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Journal of the National Cancer Institute 103 (13): 1018-1036 (2011-07-06)

Sack U.; Walther W.; Scudiero D.; Selby M.; Kobelt D.; Lemm M.; Fichtner I.; Schlag P.M.; Shoemaker R.H.; Stein U.

Novel effect of antihelminthic niclosamide on S100A4-mediated metastatic progression in colon cancer

Background: Metastasis formation in colon cancer severely reduces the survival rate in patients. S100A4, a calcium-binding protein, is implicated in promoting metastasis formation in colon cancer. Methods: To identify a transcription inhibitor of S100A4, high-throughput screening of 1280 pharmacologically active compounds was performed using a human colon cancer cell line expressing a S100A4 promoter-driven luciferase (LUC) reporter gene construct (HCT116-S1004p-LUC). Niclosamide, an antihelminthic agent, was identified as a potential candidate. Colon cancer cell lines (HCT116, SW620, LS174T, SW480, and DLD-1) were treated with 1 muM niclosamide to analyze the effect on S100A4 mRNA and protein expression by quantitative reverse transcription-polymerase chain reaction and immunoblot assays, and effects on cell migration, invasion, proliferation, and colony formation were also assessed in vitro. The effect of niclosamide on liver metastasis was assessed in a xenograft mouse model of human colon cancer (n = 8 mice) by in vivo imaging. The long-term effect of niclosamide on metastasis formation after discontinued treatment was quantified by scoring, and overall survival (n = 12 mice) was analyzed by Kaplan-Meier method after discontinuation of treatment. All statistical tests were two-sided. Results: Reduced S100A4 mRNA and protein expression, and inhibited cell migration, invasion, proliferation, and colony formation were observed in niclosamide-treated colon cancer cells in vitro. In vivo imaging of niclosamide-treated mice showed reduced liver metastasis compared with solvent-treated control mice (n = 4 mice per group). Compared with the control group, discontinuation of treatment for 26 days showed reduced liver metastasis formation in mice (n = 6 mice per group) (control vs discontinuous treatment, mean metastasis score = 100% vs 34.9%, mean difference = 65.1%; 95% confidence interval [CI] = 18.4% to 111.9%, P < .01) and increased overall survival (n = 6 mice per group; control vs discontinuous treatment, median survival = 24 vs 46.5 days, ratio = 0.52, 95% CI = 0.19 to 0.84, P = .001). Conclusion: Niclosamide inhibits S100A4-induced metastasis formation in a mouse model of colon cancer and has therapeutic potential.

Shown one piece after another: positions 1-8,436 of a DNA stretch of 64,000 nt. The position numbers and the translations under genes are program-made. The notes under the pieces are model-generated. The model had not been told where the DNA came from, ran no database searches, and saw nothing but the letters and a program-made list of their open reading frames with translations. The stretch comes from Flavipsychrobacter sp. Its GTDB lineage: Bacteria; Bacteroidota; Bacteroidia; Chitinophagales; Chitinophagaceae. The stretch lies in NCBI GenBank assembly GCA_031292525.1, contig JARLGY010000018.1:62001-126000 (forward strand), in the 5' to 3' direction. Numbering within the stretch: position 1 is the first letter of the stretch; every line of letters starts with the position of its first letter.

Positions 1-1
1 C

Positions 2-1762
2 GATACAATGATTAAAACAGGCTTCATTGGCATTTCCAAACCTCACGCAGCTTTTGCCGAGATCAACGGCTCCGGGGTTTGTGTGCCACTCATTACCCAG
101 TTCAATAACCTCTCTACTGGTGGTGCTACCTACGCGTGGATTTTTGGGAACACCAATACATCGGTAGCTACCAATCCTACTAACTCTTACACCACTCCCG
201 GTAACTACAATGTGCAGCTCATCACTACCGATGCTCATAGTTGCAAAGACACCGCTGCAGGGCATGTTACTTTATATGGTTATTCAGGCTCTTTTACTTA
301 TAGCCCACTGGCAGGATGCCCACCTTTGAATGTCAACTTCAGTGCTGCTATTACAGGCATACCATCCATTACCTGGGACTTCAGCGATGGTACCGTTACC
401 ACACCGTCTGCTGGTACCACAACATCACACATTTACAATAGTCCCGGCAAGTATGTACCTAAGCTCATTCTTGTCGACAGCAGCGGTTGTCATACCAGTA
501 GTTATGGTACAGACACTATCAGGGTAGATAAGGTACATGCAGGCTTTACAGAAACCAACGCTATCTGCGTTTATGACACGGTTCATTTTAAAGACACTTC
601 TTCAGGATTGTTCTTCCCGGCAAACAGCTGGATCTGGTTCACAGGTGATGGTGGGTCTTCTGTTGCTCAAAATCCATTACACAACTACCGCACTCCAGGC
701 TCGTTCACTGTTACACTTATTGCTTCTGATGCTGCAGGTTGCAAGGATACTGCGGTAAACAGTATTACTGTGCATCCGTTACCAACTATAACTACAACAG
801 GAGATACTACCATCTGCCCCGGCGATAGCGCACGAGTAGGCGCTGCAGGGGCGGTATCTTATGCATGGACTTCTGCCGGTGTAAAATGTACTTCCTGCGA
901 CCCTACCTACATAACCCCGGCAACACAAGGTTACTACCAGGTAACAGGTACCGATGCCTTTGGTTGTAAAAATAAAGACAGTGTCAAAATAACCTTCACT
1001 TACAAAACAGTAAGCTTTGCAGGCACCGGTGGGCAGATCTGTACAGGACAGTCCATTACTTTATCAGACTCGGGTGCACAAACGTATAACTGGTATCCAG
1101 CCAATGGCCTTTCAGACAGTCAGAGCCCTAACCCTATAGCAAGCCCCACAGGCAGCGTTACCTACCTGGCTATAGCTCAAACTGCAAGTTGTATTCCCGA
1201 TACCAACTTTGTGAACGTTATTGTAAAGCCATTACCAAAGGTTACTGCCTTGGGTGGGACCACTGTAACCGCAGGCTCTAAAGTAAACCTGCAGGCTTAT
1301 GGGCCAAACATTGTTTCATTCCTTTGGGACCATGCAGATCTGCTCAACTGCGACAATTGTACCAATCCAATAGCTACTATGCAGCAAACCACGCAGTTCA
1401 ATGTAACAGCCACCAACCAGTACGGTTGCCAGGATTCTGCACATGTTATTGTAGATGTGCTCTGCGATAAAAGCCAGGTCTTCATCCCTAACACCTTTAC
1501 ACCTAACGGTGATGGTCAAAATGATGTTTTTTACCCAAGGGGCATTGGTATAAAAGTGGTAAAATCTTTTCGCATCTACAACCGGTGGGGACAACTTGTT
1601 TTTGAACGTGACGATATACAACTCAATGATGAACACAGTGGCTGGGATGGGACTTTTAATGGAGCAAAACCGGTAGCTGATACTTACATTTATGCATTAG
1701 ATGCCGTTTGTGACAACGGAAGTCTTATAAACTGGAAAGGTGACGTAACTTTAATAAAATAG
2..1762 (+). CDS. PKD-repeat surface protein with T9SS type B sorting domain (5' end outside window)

Keywords: Mice, Animals, Wnt Proteins, Tumor Stem Cell Assay, Tumor Cell Line, Heterologous Transplantation, Time Factors, Signal Transduction, SCID Mice, S100 Proteins, Reverse Transcriptase Polymerase Chain Reaction, Random Allocation, Prognosis, Parenteral Infusions, Niclosamide, Neoplastic Gene Expression Regulation, Neoplasm RNA, Neoplasm Invasiveness, Messenger RNA, Liver Neoplasms, Kaplan-Meier Estimate, Inbred NOD Mice, Immunoblotting, Electrophoretic Mobility Shift Assay, Disease Progression, Colonic Neoplasms, Chromatin Immunoprecipitation, Cell Proliferation, Cell Movement, Biological Tumor Markers, beta Catenin, Antineoplastic Agents, Anthelmintics

Type: Article

PubMed: 21685359
Official URL: https://doi.org/10.1093/jnci/djr190
MDC Repository: https://edoc.mdc-berlin.de/11723/